That’s why the Federal Emergency Management Agency is conducting a national earthquake drill today to make sure everyone, even people who may not live in places prone to earthquakes, knows what to do when one happens.
The last serious earthquake felt by Floyd Countians was in 2003. It measured 4.6 on the Richter scale and had its epicenter near Fort Payne, Ala.
Called the Great Southeast ShakeOut, today’s drill will mark the first time that the southeastern United States will participate.
At 10:18 a.m. today, FEMA is asking for people to participate by stopping what they are doing, dropping to the ground if they are able, taking cover under a sturdy desk or table and holding on for a minute.
“Earthquakes occur all year long across our country — in a lot of places you wouldn’t expect,” said FEMA Administrator Craig Fugate.
While earthquakes with a high enough magnitude to be felt are sparse in Northwest Georgia, they do occur.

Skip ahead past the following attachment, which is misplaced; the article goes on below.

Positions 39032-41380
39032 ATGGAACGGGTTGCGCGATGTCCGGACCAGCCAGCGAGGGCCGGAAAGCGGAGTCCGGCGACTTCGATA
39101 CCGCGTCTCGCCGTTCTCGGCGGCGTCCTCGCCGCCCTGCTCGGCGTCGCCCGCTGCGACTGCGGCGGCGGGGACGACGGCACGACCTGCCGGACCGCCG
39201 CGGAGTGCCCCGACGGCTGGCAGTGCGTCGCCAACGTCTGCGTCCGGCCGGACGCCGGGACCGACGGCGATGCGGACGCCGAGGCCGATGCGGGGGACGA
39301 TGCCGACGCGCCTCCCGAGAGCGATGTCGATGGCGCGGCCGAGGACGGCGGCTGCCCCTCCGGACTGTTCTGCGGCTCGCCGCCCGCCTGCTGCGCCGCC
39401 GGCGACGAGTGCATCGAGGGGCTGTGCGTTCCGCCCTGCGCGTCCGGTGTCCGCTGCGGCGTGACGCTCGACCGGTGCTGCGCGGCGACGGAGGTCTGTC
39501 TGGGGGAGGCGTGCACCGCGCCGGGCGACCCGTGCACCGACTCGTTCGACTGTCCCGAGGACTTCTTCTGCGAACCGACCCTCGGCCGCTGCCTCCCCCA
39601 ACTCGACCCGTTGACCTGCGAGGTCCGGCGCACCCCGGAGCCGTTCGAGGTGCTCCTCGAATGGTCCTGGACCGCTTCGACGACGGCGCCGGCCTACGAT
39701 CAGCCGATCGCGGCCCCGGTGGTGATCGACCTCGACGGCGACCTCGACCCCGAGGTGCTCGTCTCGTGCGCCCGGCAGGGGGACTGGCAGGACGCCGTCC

“Earthquake preparedness is a part of our planning every year,” said Tim Herrington, deputy director of the Floyd County Emergency Management Agency. “The main thing is to seek shelter immediately and make sure that you are safe from falling items.
According to the Georgia Tech School of Earth and Atmospheric Sciences, Northwest Georgia is among the greatest risks for earthquakes out of the entire state.
Floyd County is in the southern part of the Eastern Tennessee Seismic Zone, and an average of four earthquakes occur in Northwest Georgia every four or five years, according to Tellus Science Museum curator Julian Gray.